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Opinion >  Column

Shawn Vestal: Medical journal decks the halls with silly science for the season

Spider-Man should be getting a little more sleep to be a healthy teenager, a new "research" paper concludes.  (Marvel Studios)
Spider-Man should be getting a little more sleep to be a healthy teenager, a new "research" paper concludes. (Marvel Studios)

As we come to the close of a year that left a lot of us short on “comfort, sparkle and space to imagine a better future,” we might turn to an unusual place for a little holiday cheer.

A medical journal.


The BMJ – usually called the British Medical Journal – compiles an annual Christmas edition, and this year’s is a humdinger, replete with “research” about head injuries among nursery rhyme characters, the long-term health prospects of aging superheroes, a dictionary of slang usage in intensive-care units, and an examination of plant-related dangers at the holidays.

“Should your true love gift you a pear tree (or 12) this Christmas, we urge caution; do not eat the seeds,” reads an excerpt from “The holly and the ivy: festive plant hazards at the holidays.”

“Pears (Pyrus spp) are one of several fruits with pits, seeds, or kernels that contain amygdalin, which is metabolised to cyanide compounds in the gastrointestinal tract via emulsin. … There are no reports of human cyanide poisoning resulting from pear seed consumption, though the fruit of 12 trees may be sufficient.”

The BMJ Christmas issue is a combination of fanciful faux science and actual science, kind of, about fanciful subjects.

It includes a couple of serious articles as well, including one that addresses how we will know when the pandemic is truly over (“when we turn off our screens and decide that other issues are once again worthy of our attention”) and how we might use the COVID- crisis to rethink the way we live (“If we want the post-pandemic world to be better than what came before, we need to think big. We need our own utopias, as well as our own alternative visions of a healthcare future.”)

But the best parts are the most fanciful. Take “We all fall down: head injuries in Nursery Rhyme Characters.”

“Seven popular nursery rhymes involving or suspected of involving fall-related head injuries deserve some scrutiny (table 1),” the paper reads. “The injured characters were humans of various ages, five little monkeys, and an anthropomorphic egg. The head injuries were commonly due to falls – one was even related to the seemingly innocuous everyday activity of going to bed.”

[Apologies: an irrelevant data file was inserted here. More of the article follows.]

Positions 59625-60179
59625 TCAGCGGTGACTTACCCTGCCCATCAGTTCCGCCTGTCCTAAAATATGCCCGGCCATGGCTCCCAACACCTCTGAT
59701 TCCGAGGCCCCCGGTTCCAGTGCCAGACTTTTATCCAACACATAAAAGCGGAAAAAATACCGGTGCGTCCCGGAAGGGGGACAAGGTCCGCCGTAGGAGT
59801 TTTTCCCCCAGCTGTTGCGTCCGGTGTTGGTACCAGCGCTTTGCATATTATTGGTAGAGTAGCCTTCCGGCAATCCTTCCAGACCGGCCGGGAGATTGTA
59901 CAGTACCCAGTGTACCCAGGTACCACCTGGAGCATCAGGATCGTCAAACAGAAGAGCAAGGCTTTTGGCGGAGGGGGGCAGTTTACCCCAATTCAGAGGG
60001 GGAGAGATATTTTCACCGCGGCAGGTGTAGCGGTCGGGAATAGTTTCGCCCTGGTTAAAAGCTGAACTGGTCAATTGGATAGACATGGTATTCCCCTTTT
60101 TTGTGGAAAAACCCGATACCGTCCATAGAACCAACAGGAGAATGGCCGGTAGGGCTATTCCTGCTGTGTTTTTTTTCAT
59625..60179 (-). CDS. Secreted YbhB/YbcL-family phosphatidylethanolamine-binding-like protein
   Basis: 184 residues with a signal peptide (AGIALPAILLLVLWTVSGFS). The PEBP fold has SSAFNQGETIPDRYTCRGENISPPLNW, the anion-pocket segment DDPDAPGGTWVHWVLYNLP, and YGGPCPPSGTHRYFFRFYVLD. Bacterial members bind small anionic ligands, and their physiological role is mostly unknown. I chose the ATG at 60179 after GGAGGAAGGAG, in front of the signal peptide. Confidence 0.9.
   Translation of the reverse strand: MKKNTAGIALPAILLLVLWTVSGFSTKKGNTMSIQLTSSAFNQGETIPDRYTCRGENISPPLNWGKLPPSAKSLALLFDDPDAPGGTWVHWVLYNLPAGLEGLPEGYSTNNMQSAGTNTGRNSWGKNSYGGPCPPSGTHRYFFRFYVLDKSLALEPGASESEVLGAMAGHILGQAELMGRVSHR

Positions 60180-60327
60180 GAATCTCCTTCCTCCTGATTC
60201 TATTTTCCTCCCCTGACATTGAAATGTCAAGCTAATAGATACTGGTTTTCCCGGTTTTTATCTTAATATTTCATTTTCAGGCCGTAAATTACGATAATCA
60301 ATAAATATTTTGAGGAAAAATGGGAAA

The paper includes chapters titled “Jack and Jill: the demographics of head injuries” and “Rock a Bye Baby: the misuse of child products.”

“As cradles are not designed, tested, and certified for falls – from treetops or elsewhere – its crashworthiness is unknown and could be inadequate,” wrote the author, Declan A. Patton, a researcher at the Children’s Hospital of Philadelphia.

Or consider “Anticipating the aging trajectory of superheroes in the Marvel Cinematic Universe.”

“Spider-Man’s spider related abilities, including strength, flexibility, and agility, should reduce his risk of falls in old age,” wrote the authors, a team from Australia.

“With much of Spider-Man’s crime fighting occurring at night, he is not likely to be getting the recommended 8-10 hours of sleep for teenagers of his age. Poor sleep in adolescence can lead to obesity, lower mental health, higher levels of pain and fatigue, and higher incidents of unintentional injuries.”

After evaluating the health of the Hulk, Black Widow and Black Panther, the authors suggest a new focus for the modern superhero.

“To date, the Marvel superheroes’ combined efforts focus on matters such as maintaining the safety of the multiverse, the modulation of human consciousness, the creation of artificial intelligence, and the development of technology to facilitate space travel. We suggest they move their focus to dealing with challenges, such as how to provide high quality health and social care across large, aging populations and preventing frailty and dementia. This would enable people across the multiverse, including superheroes, to experience high quality of life in older age.”

One paper reported on a population cohort study investigating whether there was an association between “heavy metal toxicity” – defined in this instance as the density of heavy metal bands in a city – and higher incidence of certain kinds of injury and mortality.

It found there was not; in fact, “vibrant local heavy metal scenes – comparable to other forms of cultural capital – might help to promote health through healthier lifestyles, better coping mechanisms, and a stronger sense of community.”

Rock on, and Merry Christmas.

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